#PRESEASONSTOKE OVERVIEW: 2021 was a heavy year in many respects and our #preseasonstoke campaign was designed to give outdoor enthusiasts something positive to focus on and engage with. In October, enthusiasts were asked to put on their seasonal best including their gear (from helmets to boots/skis), head outside and capture their excitement with a video or photo. The content was then shared on Instagram and participants then challenged friends to do the same. We had 421 entries with a hashtag reach of over 2.8 million .  Stay tuned for another addition of #preseasonstoke in fall 2021.

RESEARCH: In October we released Losing Our Cool: The Future of Snowsports in a Warmer World which was an extensive research project led by POW Canada researchers Natalie Knowles and Brooklyn Rushton in collaboration with the Interdisciplinary Centre for Climate Change at the University of Waterloo.  The report looked back at the conditions experienced in the 1960’s when Nancy Greene won her gold medal and contrasted them to 2010 when POW ambassador Ashleigh McIvor won her gold medal during the Vancouver Olympic Games.. Using the latest in climate modelling technology the report predicts how snowsports across Canada will be impacted by 2050 and 2080 on our current path. Psssst……..it’s not good.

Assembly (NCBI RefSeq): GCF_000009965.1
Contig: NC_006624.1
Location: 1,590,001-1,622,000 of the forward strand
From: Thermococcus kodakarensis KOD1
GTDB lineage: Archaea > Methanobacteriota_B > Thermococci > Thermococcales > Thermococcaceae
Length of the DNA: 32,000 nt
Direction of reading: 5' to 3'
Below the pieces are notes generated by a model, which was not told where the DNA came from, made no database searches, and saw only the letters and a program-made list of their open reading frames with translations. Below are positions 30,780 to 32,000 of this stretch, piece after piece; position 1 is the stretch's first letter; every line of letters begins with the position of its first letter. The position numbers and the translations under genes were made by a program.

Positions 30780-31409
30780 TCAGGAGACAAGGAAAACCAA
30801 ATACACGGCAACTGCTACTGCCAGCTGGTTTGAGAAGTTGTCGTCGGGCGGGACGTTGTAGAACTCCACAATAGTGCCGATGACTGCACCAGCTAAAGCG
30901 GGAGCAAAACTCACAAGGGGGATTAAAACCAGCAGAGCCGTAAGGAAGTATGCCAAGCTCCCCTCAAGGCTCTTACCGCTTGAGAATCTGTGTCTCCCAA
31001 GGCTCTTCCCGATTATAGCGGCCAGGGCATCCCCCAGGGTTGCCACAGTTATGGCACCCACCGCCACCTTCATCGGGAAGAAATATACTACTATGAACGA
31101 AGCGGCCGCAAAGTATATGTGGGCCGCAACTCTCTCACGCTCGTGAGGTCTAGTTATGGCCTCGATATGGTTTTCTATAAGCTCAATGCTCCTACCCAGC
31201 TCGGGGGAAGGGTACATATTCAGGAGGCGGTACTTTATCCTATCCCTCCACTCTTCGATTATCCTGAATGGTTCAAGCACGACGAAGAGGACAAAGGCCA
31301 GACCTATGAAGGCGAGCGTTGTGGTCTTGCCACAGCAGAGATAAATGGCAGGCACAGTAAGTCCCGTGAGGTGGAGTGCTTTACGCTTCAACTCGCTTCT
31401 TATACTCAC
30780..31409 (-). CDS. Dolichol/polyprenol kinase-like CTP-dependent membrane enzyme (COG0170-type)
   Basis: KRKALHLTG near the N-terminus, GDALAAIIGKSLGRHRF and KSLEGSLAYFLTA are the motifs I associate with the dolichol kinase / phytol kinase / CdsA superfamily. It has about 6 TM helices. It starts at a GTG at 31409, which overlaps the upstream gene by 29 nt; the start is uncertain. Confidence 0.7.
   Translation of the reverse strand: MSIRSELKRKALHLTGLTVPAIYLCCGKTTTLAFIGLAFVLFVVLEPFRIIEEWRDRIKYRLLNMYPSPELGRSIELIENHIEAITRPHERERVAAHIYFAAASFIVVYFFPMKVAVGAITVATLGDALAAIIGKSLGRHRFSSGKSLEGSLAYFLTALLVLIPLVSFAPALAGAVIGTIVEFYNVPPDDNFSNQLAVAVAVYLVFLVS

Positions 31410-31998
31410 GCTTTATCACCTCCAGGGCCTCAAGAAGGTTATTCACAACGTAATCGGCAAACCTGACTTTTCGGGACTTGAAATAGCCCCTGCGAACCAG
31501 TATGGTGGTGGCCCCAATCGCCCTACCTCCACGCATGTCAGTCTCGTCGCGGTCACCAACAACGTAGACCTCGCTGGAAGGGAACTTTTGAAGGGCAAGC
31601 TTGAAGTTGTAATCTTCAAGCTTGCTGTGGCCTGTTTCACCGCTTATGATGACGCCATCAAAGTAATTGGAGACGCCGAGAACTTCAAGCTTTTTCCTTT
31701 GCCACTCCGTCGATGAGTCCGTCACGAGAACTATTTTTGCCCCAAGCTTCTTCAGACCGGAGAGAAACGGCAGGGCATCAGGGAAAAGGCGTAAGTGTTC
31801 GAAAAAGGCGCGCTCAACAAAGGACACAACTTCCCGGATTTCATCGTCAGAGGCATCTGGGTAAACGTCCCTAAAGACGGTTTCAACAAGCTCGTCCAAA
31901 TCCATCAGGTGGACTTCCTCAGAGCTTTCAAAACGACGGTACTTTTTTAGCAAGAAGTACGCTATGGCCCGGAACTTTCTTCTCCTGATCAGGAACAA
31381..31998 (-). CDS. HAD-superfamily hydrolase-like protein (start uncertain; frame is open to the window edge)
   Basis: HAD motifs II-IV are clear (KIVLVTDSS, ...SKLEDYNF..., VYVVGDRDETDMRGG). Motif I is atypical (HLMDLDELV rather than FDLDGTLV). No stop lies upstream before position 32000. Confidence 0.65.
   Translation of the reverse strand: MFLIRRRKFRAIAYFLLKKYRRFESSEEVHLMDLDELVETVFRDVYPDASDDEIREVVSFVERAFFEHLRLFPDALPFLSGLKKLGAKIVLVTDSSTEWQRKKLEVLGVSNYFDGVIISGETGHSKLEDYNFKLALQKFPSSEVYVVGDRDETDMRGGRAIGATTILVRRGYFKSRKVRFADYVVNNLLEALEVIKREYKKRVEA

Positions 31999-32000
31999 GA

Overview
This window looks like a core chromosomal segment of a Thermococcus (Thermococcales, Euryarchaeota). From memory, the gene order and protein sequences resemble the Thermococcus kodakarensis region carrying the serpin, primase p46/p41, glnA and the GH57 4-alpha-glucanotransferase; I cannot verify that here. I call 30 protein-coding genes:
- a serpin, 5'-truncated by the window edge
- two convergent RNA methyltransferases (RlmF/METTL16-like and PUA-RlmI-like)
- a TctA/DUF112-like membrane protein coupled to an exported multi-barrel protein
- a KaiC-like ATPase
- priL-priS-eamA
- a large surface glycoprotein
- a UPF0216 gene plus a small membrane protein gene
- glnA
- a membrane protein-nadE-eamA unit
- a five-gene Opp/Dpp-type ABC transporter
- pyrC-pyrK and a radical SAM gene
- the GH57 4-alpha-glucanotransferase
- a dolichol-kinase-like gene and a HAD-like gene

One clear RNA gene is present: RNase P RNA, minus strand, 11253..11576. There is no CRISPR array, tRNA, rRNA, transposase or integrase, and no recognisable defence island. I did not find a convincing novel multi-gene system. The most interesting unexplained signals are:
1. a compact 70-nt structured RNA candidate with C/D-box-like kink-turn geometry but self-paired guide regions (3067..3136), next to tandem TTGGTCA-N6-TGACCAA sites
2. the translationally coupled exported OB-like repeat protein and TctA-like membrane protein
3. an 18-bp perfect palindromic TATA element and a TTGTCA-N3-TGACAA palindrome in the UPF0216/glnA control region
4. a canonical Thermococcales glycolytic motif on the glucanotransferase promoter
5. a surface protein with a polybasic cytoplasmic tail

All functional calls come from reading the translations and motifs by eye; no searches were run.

REGIONAL CHAPTERS: Thanks to the hard work of Izzy Lynch and engagement organizing guru Matt Price, 2020 was also a year to solidify our framework and strategy for our regional chapter program. We now have 11 chapters across Canada, led by trained and committed volunteers using the principles of engagement organizing. These grassroots chapters are trained, resourced and ready to unleash climate campaigns locally/regionally. On January 4, Emilie Grenier will join the POW Canada team as Community Engagement Coordinator to lead our grassroots chapter strategy and supercharge them for effective organizing around campaigns and events.